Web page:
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Article: Abigail Marries Off Her Son

אביגיל מחתנת את בנה

Abigail Marries Off Her Son

Yacov Fuchs

Sometimes it is hard to tell the difference between a work of art and a dry legal document. A ketubah is a formal, contractual agreement detailing the mutual obligations of a newly married couple. Since it symbolizes the union between two individuals, more effort is often invested in its design and decoration than in other legal documents. Historically, the design of the ketubah has been influenced by the art of the local culture, and each community has its own style of ornamentation.

This ketubah was prepared in the Sephardi community of Venice in 1750 during the Hebrew month of Elul for a groom named Yaakov ben David from the Mendes family and a bride named Esther, the daughter of Moshe Cardozo. Surprisingly, the groom’s mother, Abigail, is also a signatory on the ketubah. The groom’s father was deceased, and we can speculate that the groom was not yet financially independent. His mother, then, served as a guarantor that her son would fulfill his marital obligations.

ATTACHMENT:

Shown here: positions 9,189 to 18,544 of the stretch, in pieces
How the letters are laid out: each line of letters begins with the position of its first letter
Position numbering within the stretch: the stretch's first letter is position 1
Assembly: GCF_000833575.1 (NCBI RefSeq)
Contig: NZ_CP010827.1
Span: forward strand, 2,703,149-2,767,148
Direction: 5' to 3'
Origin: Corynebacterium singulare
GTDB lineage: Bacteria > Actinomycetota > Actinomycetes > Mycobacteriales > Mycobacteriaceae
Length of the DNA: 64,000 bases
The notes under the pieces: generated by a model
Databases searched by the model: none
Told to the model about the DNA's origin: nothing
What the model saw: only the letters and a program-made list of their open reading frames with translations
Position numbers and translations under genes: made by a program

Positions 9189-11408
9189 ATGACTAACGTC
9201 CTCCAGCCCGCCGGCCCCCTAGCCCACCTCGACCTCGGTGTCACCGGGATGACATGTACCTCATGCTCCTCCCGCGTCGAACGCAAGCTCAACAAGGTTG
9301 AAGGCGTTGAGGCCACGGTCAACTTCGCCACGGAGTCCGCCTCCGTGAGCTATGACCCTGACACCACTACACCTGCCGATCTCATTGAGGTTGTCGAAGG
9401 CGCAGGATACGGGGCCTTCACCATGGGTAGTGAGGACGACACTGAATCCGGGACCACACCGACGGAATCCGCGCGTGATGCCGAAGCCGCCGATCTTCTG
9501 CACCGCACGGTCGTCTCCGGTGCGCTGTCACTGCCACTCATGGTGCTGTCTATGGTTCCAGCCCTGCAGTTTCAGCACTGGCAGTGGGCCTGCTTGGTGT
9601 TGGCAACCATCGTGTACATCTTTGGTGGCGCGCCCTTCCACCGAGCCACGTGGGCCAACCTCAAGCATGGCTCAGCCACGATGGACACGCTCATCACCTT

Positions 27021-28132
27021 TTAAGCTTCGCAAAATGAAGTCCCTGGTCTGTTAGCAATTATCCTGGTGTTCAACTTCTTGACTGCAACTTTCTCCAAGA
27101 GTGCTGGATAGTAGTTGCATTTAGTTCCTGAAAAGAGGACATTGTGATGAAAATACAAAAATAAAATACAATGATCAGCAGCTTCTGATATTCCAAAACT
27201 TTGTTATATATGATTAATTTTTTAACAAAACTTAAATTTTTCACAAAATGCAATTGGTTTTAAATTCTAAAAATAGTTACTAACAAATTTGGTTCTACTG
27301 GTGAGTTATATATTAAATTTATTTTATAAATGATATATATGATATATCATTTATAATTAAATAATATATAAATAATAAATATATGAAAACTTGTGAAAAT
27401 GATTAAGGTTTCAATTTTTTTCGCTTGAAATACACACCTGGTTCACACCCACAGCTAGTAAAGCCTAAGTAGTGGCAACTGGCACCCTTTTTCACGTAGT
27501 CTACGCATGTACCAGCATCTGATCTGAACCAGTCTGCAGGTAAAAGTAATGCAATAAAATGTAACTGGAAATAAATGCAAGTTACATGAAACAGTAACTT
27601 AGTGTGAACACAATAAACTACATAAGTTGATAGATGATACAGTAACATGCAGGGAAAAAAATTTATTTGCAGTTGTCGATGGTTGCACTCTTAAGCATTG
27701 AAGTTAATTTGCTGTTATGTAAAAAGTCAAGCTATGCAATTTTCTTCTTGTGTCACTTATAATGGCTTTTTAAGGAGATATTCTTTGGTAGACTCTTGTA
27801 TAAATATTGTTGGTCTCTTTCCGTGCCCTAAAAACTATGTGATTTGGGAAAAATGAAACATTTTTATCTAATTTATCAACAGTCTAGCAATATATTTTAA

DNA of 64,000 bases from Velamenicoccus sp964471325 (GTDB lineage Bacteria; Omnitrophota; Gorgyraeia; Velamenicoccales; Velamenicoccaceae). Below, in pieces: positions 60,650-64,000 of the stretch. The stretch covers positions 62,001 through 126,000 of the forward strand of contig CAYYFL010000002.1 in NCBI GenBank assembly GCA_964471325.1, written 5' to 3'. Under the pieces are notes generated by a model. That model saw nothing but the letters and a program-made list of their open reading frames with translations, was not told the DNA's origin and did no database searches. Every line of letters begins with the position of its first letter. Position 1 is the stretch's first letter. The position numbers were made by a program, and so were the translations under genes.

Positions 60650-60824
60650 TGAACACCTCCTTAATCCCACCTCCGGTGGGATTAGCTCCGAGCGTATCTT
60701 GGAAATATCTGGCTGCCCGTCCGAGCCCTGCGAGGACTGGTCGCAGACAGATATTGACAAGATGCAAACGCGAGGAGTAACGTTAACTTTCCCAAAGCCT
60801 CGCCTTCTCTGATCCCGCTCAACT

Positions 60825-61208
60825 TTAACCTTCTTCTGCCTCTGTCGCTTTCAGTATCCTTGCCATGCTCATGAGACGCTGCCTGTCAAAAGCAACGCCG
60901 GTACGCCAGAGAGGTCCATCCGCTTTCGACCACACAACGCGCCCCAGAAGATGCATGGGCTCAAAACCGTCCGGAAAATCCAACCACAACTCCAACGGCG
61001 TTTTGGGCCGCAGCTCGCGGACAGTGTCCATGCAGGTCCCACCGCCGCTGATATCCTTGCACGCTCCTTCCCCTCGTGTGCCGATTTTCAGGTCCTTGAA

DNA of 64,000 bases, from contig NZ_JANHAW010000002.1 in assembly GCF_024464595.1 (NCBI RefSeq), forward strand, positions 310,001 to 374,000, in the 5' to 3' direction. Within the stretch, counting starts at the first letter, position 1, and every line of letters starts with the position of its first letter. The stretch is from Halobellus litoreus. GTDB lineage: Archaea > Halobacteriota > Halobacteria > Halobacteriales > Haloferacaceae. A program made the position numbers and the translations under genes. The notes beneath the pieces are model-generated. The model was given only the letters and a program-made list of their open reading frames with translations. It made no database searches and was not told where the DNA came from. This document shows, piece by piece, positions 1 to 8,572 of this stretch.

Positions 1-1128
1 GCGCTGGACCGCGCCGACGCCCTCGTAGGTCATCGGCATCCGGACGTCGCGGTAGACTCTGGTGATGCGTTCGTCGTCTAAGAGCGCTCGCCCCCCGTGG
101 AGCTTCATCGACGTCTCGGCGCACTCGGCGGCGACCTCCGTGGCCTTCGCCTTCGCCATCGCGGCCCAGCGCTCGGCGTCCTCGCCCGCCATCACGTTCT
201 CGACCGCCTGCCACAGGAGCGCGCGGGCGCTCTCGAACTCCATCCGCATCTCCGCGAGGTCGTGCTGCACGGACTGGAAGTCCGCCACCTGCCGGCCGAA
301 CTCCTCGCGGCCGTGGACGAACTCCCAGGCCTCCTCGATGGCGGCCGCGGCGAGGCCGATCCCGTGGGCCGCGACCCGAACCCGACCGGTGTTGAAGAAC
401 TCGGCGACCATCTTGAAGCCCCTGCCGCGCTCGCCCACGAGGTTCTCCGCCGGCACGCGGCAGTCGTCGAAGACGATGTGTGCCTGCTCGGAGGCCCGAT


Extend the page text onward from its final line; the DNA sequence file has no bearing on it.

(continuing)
The elaborate decorations on this ketubah attest to the social and economic status of the two families. It is written on parchment, with the text appearing inside two illustrated gates. The right gate contains the traditional language of the ketubah, while the left gate contains five conditions that were customarily added to marital agreements in the Venetian Sephardi community.

This ketubah features diverse illustrations, including flowers and birds evoking the Garden of Eden, a painting of Jerusalem with the Temple at its center, the Temple vessels, and medallions depicting the twelve zodiac signs. There are also two biblical images: one of Jonah being spewed out of the mouth of the fish and one of Samson slaying the lion. At the top of the parchment are the crests of the two families, reminding us of the document’s practical function of merging two families.